This project aimed to contribute to the rehabilitation of offenders within the European Criminal Justice system by providing inputs towards the promotion of a common rehabilitation framework.
The key activities of the project were to develop two sets of support services: a health promotion and health monitoring module, and a learning and skill support module, for two groups of users: young and first offenders, and prisoners preparing for re-entry into society.
The project aimed to contribute to the rehabilitation of offenders within the European Criminal Justice system by providing inputs towards the promotion of a common rehabilitation framework. The key activities of the project were to develop two sets of support services: a health promotion and health monitoring module, and a learning and skill support module, for two groups of users: young and first offenders, and prisoners preparing for re-entry into society.
The HERO (Health & Educational Support for the Rehabilitation of Offenders), project addresses two key problems that most societies face: how to improve conditions in prisons; and how to reduce levels of re-offending and so reduce the growing number of people sent to prison.
The HERO project was developed by the Tavistock Institute together with nine partners from five European countries. It designed and tested an innovative approach to health promotion and learning for prisoners and prison staff, using web and multimedia technology. Funded by the European Commission under the Information Society Technology Programme, HERO services were piloted by prisoners and staff in six prisons in the UK, Germany, Italy and Greece as well as supporting spin off activities such as the ‘One life’ project (see ‘client comments’ ).By helping prisoners and prison professionals make more informed and effective decisions on things like health and education whilst inside, the programme sought to help offenders to prepare for release and life on the outside. Using CD, digital interactive television and web technology, the project developed materials that enabled prisoners’ skills to be assessed and matched with employment opportunities and programmes for ex-offenders. In healthcare, access to online information and decision support services helped prisoners to make better and more informed decisions about things like exercise, drugs and sexual health.
For prisoners with no basic numeracy or literacy, or with low skills, multimedia and online distance learning provide an opportunity to learn in their own time and in their own environment. The programme incorporated many creative and innovative elements, including an interactive game that simulates key decisions prisoners have to make in prison and when re-entering society, and encourages them to explore their choices and their implications.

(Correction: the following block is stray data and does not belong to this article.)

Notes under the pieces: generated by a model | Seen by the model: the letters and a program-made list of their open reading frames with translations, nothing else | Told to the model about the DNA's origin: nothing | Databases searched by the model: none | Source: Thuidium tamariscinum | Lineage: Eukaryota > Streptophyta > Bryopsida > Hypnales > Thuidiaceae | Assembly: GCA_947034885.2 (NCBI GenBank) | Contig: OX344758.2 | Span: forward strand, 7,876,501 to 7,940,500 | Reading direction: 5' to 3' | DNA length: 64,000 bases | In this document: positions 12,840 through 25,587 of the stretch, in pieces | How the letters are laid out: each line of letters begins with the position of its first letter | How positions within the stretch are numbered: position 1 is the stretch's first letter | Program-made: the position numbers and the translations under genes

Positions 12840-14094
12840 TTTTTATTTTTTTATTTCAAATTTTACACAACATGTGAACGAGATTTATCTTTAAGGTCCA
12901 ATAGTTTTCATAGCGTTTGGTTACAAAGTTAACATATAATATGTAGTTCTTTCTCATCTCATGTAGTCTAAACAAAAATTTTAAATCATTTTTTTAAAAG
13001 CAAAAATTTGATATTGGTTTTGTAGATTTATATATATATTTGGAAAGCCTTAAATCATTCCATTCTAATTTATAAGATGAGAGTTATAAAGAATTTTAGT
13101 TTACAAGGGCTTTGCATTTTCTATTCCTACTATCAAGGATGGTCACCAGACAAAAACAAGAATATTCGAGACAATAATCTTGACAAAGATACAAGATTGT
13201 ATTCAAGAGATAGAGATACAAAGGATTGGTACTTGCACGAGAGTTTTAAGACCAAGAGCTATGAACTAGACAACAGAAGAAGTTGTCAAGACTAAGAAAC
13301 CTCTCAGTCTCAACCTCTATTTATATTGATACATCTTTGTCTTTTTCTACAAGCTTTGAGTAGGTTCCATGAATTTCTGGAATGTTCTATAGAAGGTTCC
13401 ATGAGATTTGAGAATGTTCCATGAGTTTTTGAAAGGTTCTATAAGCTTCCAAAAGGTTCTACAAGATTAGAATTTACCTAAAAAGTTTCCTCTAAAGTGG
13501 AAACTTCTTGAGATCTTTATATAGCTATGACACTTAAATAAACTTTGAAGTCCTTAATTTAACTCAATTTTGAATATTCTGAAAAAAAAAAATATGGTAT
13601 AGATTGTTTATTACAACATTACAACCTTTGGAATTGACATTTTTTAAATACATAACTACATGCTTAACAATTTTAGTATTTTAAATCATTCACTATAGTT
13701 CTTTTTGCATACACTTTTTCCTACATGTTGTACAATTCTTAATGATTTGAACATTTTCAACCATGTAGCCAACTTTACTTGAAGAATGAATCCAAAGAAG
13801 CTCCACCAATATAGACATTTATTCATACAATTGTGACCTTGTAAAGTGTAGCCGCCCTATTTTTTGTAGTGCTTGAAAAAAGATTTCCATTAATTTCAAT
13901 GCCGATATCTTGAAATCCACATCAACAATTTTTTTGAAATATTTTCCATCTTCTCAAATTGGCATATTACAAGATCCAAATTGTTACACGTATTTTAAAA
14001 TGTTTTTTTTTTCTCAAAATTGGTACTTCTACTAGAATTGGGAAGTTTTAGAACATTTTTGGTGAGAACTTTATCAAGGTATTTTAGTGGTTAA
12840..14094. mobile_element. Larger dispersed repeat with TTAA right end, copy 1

The European commission chose the HERO project, along with another of the Institute’s projects (COMPETENT) to represent leading examples of ‘state of the art’ in their fields, exhibiting them at two major showcase events during 2004: the IST2004 Exhibition in the Hague, and the eSkills Conference in Thessaloniki. HERO was also presented at the ONLINE EDUCA 2004 event in Berlin – the biggest exhibition in the world within the e-Learning domain.The Institute set up the ‘One spirit’ project as part of the HERO project. This was a series of workshops for young people at risk of offending, which also received support from London Borough of Hackney, the Arts Council and the European Business School. The workshops provided participants with opportunities to learn skills in song composition, singing, CD-production, film-making and editing, building on their own experiences and on ideas inspired by communicating with prisoners on Death Row in San Quentin. Learning about prisoners at the extreme end of the criminal justice system, it was hoped, might help some youngsters to question their own pathways and life choices. The project ended with a showcase event where the participating young people performed their compositions and demonstrated the skills they had learned.The HERO project, including the One Spirit events, featured as one of the case studies in the Institute’s ESRC funded RECKS research project. It was singled out in the ESRC feedback as “a fascinating, imaginative and creative action research experiment into promoting collaborative knowledge production with an at risk population of young offenders.”